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The Battle for Xmas No.1 !

Not so many years ago there was very little written in the media about TV advertising but an awful lot about the challengers for the Xmas number 1 in the hit parade (don’t you just love that name!).  I think that has changed and the most interesting debates are now being had about which TV ad will ‘win’ this year.

Now I go back a bit, so my early recollections are of Wizard and Slade battling it out in 1973, at the time that was fairly big news to 12 yr old me.  Were you a “Merry Xmas Everybody” fan or did you hanker after “I wish it could be Christmas everyday”?  I’m glad Slade won out personally.

There followed a number of media fueled fights for No1;  In 1984 Wham took on Band Aid (and the same songs/artists battled it out the following year too).  Novelty acts like Mr Blobby have taken on established artists like Take That, and Cliff Richard has had many a battle for No1 at Xmas – remember Millennium Prayer vs Westlife in 1999?

But today … in a connected social media world .. What are we discussing? “Do you like the new John Lewis ad?” (I don’t as it happens – but creative views are always subjective … just like music I guess).  A real cultural shift.

Lets look at a few;


These are a little worthy – trying quite hard to resonate: I would put M&S “no celebrity” ad this year into this camp.  The Waitrose ad with Heston and Delia very much lives here … the location even suggesting Cathedral like proportions and atmosphere.

These brands are trying to show they are thinking about ‘little old us’ and the current economic climate … does it work?  Time will tell, and you will vote with your feet and pennies just like I will.   This is the overwhelming theme this year.


A worthy mention to the evergreen Coke ad “Holidays are coming” it’s now so old it gets cut through due to its 4:3 ratio on-screen … but subliminally are they also trying to tie into the emotional resonance of  “well I’m not paying for their advertising on every can am I”  I wonder.  Great ad though and brilliant audio cut through in a world where we type as we view!


ALDI go into this camp as they are the current Supermarket of the year and their advertising is scooping awards.  Its likeable advertising .. Like being the key theme … it demonstrates cheapness in a likeable and engaging way.  That is at the heart of its proposition and its advertising strategy.  They are doing it brilliantly well in my opinion.  My favourite for winning the battle for return on marketing investment, and the Xmas campaign wins for me because it is so consistent with their messaging for the other 11 months of the year.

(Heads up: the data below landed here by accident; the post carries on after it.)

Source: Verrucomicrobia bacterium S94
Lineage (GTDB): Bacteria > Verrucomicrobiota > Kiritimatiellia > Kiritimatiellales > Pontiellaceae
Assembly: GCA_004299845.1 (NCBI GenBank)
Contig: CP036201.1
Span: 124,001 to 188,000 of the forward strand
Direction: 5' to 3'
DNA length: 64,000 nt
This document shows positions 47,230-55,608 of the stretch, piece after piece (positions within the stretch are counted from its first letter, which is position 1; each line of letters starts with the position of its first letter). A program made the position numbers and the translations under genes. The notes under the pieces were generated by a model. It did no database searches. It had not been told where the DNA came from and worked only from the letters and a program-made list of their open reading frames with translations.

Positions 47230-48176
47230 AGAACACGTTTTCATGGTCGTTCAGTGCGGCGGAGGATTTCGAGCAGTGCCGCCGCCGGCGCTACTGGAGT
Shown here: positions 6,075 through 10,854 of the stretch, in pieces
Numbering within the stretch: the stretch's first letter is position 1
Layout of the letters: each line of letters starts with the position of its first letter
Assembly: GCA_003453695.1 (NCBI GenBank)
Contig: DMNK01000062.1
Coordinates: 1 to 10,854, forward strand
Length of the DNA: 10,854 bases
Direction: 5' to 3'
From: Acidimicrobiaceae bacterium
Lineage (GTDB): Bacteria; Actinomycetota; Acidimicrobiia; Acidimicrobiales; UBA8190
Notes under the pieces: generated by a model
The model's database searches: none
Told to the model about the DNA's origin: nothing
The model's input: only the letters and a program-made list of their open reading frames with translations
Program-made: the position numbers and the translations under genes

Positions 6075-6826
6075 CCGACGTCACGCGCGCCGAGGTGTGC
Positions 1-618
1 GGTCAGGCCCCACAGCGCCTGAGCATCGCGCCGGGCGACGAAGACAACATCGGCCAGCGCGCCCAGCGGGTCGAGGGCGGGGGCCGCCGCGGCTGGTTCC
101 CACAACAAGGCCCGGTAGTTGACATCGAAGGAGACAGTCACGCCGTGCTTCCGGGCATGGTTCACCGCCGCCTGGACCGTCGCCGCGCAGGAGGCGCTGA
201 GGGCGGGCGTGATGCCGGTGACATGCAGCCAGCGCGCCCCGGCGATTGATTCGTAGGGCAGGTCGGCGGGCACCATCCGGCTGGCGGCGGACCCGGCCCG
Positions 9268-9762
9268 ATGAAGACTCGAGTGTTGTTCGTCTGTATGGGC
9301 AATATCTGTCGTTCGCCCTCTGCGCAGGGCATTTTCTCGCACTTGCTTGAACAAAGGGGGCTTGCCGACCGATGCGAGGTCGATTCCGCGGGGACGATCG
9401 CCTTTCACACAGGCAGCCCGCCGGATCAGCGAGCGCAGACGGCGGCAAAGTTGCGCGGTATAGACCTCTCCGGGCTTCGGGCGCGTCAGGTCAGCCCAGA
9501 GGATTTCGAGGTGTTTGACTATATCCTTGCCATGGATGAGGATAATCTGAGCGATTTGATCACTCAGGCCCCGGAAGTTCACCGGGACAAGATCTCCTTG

Compare it to Matalan who are trying to make us LOVE them this Xmas ! My view : you need to be liked first !



Boots ran a series of great ads over the years at Xmas that arguably started the trend for running around in ads if nothing else (now being used in a sub Captain Scarlet ‘stylee’ by Very.co.uk – the chutes remind me of the Angel Interceptors and Peter Gordeno in UFO every time I see it – really awful in my view, the ad that is, not the sci-fi). But 2012 sees a woeful strap-line that I really struggle with “Let’s feel good” – at the very least ‘here come the girls’ cut through with heavy audio cues.  I think the TV ad works, though I have reservations on the strap-line.


Littlewoods is another ad I think which will struggle.  Firstly I recognise her, but I am confused now with which brand Mylene Klass is the face of … this year.  My view here is that the heavy use of ‘interest free low weekly payments’ is a little too clumsy to be truly effective, but it’s that economic climate theme again.

In terms of ASDA .. well accusations of sexism & Mumsnet campaigns mean I think this will not be deemed a triumph for the brand this Xmas


Well its clear to see that John Lewis are going for the tactic of schmaltz and making us cry again .. Doesn’t work for me … but it resonates with middle England.  Don’t misunderstand me either .. I love Mr Lewis and his business model ! But it looks like the advertising equivalent of 2 become 1 by the Spice Girls, the Xmas number 1 in 1996 I might add.

It’s an interesting battle for our affections this year but personally I think the lack of glam rock longevity demonstrated by Slade and Wizard, the true emotional resonance of a Band Aid single or the musical joy of Wham is singularly missing.

With an honorable exception … I think Sainsbury’s use of  music combined with an ad style consistent with the rest of their campaigns, in that it’s homely and ‘nice’ and friendly, rather like Aldi, is a successful one – it does not try too hard but in doing so balances emotion and realism in a way that is easy to associate with.  They get my vote for this year !


let me know if you agree or not …


22 November 2012